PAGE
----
At a recent vector meeting on May 29, ad hoc members discussed the Newcastle disease that has been infecting chickens in Los Angeles County and the Inland Empire. Newcastle disease is a viral fever that is highly contagious. The virus may also be present in eggs laid by chickens that have the infection.
“It only takes one bird with Newcastle to infect the entire area,” said Yucaipa Director of Development Paul Toomey.
One theory is that the disease was brought into the United States via Mexico from infected illegal cockfighting birds, though this hasn’t been determined with certainty.
Symptoms of the deadly disease include respiratory problems such as coughing and sneezing, paralyzed wings and legs, and digestive issues such as diarrhea. The virus spreads through direct contact with bodily discharges from infected birds, particularly droppings and secretions from the nose, mouth, and eyes. According to World Organization for Animal Health, Newcastle disease may also infect humans, yet it manifests differently as a mild form of conjunctivitis, or pink eye.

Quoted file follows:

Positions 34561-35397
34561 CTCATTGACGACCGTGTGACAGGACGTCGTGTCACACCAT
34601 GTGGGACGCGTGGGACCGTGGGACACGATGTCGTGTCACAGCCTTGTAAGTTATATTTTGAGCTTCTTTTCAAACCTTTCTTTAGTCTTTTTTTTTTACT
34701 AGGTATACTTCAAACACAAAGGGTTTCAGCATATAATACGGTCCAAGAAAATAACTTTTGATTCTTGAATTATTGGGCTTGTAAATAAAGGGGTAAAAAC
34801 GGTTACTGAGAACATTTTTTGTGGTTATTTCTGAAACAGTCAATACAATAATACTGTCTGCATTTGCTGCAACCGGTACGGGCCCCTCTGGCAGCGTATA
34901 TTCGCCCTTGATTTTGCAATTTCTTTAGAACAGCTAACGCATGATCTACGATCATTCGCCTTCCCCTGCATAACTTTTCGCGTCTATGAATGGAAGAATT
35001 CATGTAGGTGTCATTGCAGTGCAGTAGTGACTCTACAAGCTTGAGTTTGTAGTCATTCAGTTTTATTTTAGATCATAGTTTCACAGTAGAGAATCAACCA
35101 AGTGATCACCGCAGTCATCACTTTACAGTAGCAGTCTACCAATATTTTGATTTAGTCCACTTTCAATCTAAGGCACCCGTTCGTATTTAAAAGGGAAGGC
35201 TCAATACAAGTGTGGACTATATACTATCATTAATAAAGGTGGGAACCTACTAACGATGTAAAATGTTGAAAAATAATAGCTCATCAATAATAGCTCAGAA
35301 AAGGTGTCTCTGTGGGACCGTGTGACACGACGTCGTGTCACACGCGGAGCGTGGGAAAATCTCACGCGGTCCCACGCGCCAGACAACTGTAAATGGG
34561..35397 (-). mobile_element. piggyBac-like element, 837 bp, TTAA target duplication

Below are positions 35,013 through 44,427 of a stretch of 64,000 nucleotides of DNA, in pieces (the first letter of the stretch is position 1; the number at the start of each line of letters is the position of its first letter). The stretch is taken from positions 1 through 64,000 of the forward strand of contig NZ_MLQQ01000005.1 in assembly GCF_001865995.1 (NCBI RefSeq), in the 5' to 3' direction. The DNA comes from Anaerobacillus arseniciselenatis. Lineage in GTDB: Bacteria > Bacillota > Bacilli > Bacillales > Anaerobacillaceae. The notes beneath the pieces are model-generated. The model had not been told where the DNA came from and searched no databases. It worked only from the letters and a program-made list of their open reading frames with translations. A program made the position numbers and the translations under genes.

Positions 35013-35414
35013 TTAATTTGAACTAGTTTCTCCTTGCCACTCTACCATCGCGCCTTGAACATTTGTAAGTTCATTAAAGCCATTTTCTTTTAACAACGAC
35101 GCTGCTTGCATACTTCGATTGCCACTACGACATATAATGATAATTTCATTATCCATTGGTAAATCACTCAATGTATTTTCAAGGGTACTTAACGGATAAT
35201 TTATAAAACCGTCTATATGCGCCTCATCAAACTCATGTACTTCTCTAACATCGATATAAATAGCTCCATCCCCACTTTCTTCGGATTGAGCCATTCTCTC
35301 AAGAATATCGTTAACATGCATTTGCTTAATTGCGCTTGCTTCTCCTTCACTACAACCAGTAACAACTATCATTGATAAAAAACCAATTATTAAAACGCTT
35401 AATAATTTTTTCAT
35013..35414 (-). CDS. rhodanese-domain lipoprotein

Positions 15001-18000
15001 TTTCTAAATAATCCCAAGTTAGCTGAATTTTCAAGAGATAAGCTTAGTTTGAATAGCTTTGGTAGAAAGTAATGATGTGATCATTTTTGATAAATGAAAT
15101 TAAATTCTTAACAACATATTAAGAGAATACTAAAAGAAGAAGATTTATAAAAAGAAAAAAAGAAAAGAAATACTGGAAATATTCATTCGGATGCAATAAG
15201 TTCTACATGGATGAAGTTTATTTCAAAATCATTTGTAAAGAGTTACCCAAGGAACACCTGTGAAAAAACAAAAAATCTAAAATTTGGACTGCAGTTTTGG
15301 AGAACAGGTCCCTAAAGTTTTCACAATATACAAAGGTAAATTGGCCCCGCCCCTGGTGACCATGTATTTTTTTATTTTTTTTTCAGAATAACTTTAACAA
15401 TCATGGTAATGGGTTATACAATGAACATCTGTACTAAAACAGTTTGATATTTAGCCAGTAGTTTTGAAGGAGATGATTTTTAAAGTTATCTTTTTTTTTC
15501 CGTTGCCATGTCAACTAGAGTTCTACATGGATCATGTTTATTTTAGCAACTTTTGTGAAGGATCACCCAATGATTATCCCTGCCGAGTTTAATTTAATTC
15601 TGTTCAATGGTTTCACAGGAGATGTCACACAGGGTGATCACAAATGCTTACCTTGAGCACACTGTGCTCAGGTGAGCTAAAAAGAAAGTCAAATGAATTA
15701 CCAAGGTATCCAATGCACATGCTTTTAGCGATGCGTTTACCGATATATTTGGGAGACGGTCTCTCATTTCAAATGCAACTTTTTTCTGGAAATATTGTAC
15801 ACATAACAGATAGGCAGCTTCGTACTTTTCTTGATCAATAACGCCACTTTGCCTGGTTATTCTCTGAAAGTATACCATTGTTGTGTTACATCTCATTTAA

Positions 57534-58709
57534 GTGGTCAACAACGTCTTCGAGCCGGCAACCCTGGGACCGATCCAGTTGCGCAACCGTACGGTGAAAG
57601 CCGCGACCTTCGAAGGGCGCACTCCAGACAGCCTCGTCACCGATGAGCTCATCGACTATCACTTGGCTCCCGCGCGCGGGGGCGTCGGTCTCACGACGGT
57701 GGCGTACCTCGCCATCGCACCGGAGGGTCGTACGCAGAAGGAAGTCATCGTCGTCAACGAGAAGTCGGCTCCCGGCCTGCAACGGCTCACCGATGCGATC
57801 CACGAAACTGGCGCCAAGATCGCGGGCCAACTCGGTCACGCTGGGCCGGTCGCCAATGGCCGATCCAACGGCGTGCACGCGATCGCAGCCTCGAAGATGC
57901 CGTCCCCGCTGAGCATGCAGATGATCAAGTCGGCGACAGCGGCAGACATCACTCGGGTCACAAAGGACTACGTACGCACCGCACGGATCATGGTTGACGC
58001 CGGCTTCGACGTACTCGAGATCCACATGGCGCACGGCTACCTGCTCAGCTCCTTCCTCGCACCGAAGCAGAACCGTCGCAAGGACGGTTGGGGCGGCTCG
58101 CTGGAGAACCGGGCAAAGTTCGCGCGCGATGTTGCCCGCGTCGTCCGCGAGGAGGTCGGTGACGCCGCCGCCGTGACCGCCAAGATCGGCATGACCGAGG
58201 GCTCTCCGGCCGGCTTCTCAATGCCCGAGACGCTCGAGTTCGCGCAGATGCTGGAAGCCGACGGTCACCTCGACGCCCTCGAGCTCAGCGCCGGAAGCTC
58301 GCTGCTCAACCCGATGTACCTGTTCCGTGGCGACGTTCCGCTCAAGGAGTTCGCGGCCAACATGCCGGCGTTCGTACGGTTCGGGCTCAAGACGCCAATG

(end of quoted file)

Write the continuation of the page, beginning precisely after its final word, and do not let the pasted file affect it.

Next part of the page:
Chickens are especially susceptible, though other birds such as pigeons and turkeys can also catch the disease. There is no treatment. Last year, 60,000 infected chickens in Southern California were required to be euthanized.
Thankfully, no new cases of the disease have been discovered in the past couple of weeks. Thorough and consistent cleaning of the chickens’ environment could help prevent the disease from spreading. Any birds showing symptoms should immediately be quarantined as well.
Yucaipa Mayor Pro Tem David Avila mentioned that “one of the distinctive aspects of Yucaipa is being able to have animals,” yet owners must be careful to avoid overcrowded conditions for their birds and keep their living area clean to prevent disease and outbreaks of flies. According to Avila, the limit of backyard birds a resident is able to keep depends on the size of the property, but the maximum number is 24 birds.
Until the Newcastle disease outbreak is officially over, the United States Department of Agriculture recommends avoiding visits to other poultry owners’ premises.
Owners who believe their birds might be infected should call the California Department of Food and Agriculture sick bird hotline at 866-922-2473.